SHLD isn't going away completely.  They might file bankruptcy multiple times but I imagine there will be some new company formed for certain debt holders in the meantime and it will probably be worth something.  The only SRAC's deeply discounted are the ones maturing well after SHLD is likely to run out of cash or liquid assets.  And upside on them is capped at maybe a double. 

There's a double w/ the 2019's as well but you also have even more optionality because of where it sits and ESL's incentives.  They need to give SRG more time into 2019 and they already own the majority of those fulcrum notes. 

I think they're particularly more interesting because you can easily make the case that if SHLD files tomorrow, SRG is going to get hammered but the '19's will very likely be worth north of par.  If they file in '19 ahead of the maturity then SRG is probably worth a lot more than $40 but the '19's are probably not worth as much. 

Also if you look at the implied value for a newco with $625mn of the '19's at 50 cents on the dollar... I think the math gets kind of nutty in terms of good things that can happen versus bad. 

I sort of wonder what the appetite would be for SRG to issue equity to reduce leverage if ESL just totally threw in the towel.  Maybe something to watch for but until then it looks like ESL is still going for the home run.  The comments about being caught off guard w/ SRSC and the defensiveness of that blog post seem to indicate that isn't close to being the case.

I might be colored by the fact I've come to enjoy shopping at Sears and Kmart ;) 

Jurgis

  • Hero Member
  • *****
  • Posts: 5343
    • Porfolio
Re: SHLDQ - Sears Holdings Corp
« Reply #9044 on: October 24, 2017, 02:50:31 PM »
I might be colored by the fact I've come to enjoy shopping at Sears and Kmart ;)

Talk about going native...  ::)  8)
"Human civilization? It might be a good idea." - Not Gandhi
"Before you can be rich, you must be poor." - Nef Anyo
"Money is an illusion" - Not Karl Marx
--------------------------------------------------------------------
"American History X", "Milk", "The Insider", "Dirty Money", "LBJ"

BeerBBQ

  • Full Member
  • ***
  • Posts: 136
Re: SHLDQ - Sears Holdings Corp
« Reply #9045 on: October 25, 2017, 05:54:53 AM »


Also if you look at the implied value for a newco with $625mn of the '19's at 50 cents on the dollar... I think the math gets kind of nutty in terms of good things that can happen versus bad. 



Could you please expand a little on this comment?
« Last Edit: October 25, 2017, 05:56:28 AM by BeerBBQ »

adesigar

  • Sr. Member
  • ****
  • Posts: 438
Re: SHLDQ - Sears Holdings Corp
« Reply #9046 on: October 25, 2017, 11:07:45 AM »

Parsad

  • Administrator
  • Hero Member
  • *****
  • Posts: 8920
Re: SHLDQ - Sears Holdings Corp
« Reply #9047 on: October 25, 2017, 02:04:13 PM »
Eddie Lampert on Sears Canada

https://eddielampert.wordpress.com/2017/10/22/esl-response-to-the-globe-and-mail-article/

Yeah, that's kind of a bullshit letter.  We all know how much money was pulled out of Sears Canada and distributed to shareholders...ESL being the largest shareholder.  I live in Canada and watched Sears Canada collapse.  It wasn't because of management, but because ownership (primarily ESL through their stake) decided not to put any money into modernizing and updating Sears Canada.  Three perfect examples are the core locations around Vancouver and its suburbs...Downtown (Pacific Centre), Metrotown and Brentwood Mall.  All three disintegrated with barely any money put into Brentwood and Metrotown, while nominal upgrades were put into the Pacific Centre location.  Take a look at what Sears Pacific Centre looked like and what the new Nordstrom's in the exact same location looks like:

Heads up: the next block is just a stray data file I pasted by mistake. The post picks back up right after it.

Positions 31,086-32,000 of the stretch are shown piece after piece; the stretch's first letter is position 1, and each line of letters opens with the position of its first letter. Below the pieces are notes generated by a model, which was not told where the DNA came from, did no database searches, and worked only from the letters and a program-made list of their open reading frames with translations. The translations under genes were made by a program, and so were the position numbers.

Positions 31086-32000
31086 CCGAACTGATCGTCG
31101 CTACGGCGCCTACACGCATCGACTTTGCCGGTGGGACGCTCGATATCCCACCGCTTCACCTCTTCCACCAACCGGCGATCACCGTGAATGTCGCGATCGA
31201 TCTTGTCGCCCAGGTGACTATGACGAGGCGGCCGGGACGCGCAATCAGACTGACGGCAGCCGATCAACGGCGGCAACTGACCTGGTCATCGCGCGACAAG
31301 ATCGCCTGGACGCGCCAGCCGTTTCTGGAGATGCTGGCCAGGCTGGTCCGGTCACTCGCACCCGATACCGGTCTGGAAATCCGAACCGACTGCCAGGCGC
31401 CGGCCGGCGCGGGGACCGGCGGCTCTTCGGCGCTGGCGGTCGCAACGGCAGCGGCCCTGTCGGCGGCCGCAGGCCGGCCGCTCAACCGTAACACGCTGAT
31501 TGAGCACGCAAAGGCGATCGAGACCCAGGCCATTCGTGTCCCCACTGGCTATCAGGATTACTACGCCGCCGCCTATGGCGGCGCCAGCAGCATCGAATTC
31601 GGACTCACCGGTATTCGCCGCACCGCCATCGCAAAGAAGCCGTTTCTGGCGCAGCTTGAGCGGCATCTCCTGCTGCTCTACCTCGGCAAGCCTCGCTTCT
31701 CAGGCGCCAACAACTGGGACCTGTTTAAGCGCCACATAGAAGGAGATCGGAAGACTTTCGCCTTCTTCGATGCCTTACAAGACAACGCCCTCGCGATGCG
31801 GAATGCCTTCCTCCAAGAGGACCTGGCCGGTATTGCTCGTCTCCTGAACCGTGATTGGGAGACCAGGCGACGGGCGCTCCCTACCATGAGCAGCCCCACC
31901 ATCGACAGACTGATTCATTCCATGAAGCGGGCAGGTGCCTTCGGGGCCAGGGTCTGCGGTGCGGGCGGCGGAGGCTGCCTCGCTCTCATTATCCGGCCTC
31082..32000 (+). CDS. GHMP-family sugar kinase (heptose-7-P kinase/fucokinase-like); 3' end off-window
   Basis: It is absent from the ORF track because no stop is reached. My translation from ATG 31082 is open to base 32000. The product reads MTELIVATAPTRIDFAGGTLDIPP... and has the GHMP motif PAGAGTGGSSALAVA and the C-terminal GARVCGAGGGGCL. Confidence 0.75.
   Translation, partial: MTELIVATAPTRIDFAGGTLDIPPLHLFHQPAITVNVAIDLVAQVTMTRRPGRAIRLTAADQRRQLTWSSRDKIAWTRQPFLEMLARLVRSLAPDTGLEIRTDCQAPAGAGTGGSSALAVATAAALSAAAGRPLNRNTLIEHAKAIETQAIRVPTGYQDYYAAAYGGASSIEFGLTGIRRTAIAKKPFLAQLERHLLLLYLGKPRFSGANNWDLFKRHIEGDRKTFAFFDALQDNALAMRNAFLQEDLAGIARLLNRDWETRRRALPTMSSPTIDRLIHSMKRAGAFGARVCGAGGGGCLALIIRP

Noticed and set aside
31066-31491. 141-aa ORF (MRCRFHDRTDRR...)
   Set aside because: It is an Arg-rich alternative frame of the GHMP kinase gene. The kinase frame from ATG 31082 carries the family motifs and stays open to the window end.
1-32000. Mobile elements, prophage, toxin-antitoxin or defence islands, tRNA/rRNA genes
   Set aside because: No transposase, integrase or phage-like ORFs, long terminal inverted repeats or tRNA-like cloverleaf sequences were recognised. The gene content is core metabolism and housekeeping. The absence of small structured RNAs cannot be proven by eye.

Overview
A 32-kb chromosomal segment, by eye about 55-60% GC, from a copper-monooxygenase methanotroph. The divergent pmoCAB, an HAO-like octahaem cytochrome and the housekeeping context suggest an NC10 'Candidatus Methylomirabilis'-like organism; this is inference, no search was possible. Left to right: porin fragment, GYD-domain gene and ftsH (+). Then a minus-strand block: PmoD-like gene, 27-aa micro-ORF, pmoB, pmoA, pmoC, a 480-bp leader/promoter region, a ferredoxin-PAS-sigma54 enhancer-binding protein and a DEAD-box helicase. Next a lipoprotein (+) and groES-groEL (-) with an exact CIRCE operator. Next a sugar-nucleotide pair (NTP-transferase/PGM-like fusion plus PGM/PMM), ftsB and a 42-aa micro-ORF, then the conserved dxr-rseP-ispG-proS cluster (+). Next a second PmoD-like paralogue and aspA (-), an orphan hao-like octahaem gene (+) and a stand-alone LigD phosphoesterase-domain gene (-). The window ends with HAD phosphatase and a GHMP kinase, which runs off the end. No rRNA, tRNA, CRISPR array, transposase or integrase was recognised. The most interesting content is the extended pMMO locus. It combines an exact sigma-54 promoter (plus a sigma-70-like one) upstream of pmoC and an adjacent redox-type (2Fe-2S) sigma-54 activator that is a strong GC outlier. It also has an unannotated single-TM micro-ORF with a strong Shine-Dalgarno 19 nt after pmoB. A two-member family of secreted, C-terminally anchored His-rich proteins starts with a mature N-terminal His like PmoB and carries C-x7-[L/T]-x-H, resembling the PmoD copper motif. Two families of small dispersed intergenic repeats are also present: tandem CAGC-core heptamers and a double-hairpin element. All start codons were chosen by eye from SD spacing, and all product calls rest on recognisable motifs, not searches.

Sears Pacific Centre

https://static1.squarespace.com/static/529fc0c0e4b088b079c3fb6d/t/5977d9bc15d5db539c9f9aa9/1501026842305/Screen+Shot+2017-07-25+at+7.52.00+PM.png

Nordstroms - exact same location

https://imageserver-bisnow1.netdna-ssl.com/8G8ZBOGLXPmvZzL8xIUiVCPgUvg=/0x0/publisher/78504_1442848564_Nordstrom_Pacific-Centre-large.jpg

Nordstroms spent over $100M renovating the exterior and interior.  Added a white-linen restaurant, mid-level bar and lobby level cafe/bistro.  They also used only three floors of 8, and leased out the top 5 floors to Amazon, Microsoft and 2 of the 5 floors to a large law firm.  That Nordstroms is busy, all day, every day!  If people aren't shopping, they are eating there.

Eddie is a smart investor, but he may arguably be the worst retailer in history!  Cheers!
No man is a failure who has friends!

randomep

  • Hero Member
  • *****
  • Posts: 1108
    • Bull Bear and Value Blog
Re: SHLDQ - Sears Holdings Corp
« Reply #9048 on: October 25, 2017, 02:16:33 PM »
Eddie Lampert on Sears Canada

https://eddielampert.wordpress.com/2017/10/22/esl-response-to-the-globe-and-mail-article/

Huh, say what? He says Sears Holdings owns 90% of Sears Canada and it distributed shares to shareholders including ESL. So he runs ESL and Sears Holdings. How can he say Sears Canada did something without him knowing, as if he is an impotent outsider??  He pulls the strings on everything.... if they go bankrupt it is his doing IMHO

Cardboard

  • Lifetime Member
  • Hero Member
  • *****
  • Posts: 3356
Re: SHLDQ - Sears Holdings Corp
« Reply #9049 on: October 25, 2017, 02:32:46 PM »
"That Nordstroms is busy, all day, every day!  If people aren't shopping, they are eating there."

The clientele of a Nordstrom is a little different than Sears even when Sears was doing really well. Don't recall seeing Burbery and Louis Vuitton bags at Sears. So even if they had invested the $100 million at that mall, it basically did not belong there.

The tragedy is that this company should have been folded years ago: liquidated. Declining same store sales, lack of appeal by consumers for the stores, poor inventory turnover, poor profitability, etc. did not begin with the advent of Internet shopping. The decline of a retail chain is well documented with turnovers almost never occuring. I have seen Gap stabilizing but, that is about it. Back then, there was a good amount of value in the real estate and other assets. For example, these stores in the Vancouver area would have generated top dollar.

Unfortunately, Lampert blew a lot of money buying back the shares at very high prices, then kept on dreaming with an internet concept while depleting the stores of any resource and created a sink hole.

I mentioned tragedy because I recall this notion that firing employees or upon a liquidation would have been a terrible thing to do. Here you can pull some pages from Jack Welch: Straight from the Gut, who rightfully mention that keeping employees into a declining business with no opportunity is a disservice to these employees.

Guess what? That is exactly what happened. The people who stuck at Sears ended up with a demoralizing job and now to find a new one must be quite difficult because who wants to employ people from a failure? Are they motivated employees? Do they have special skills adapted to today's retail environment?

Cardboard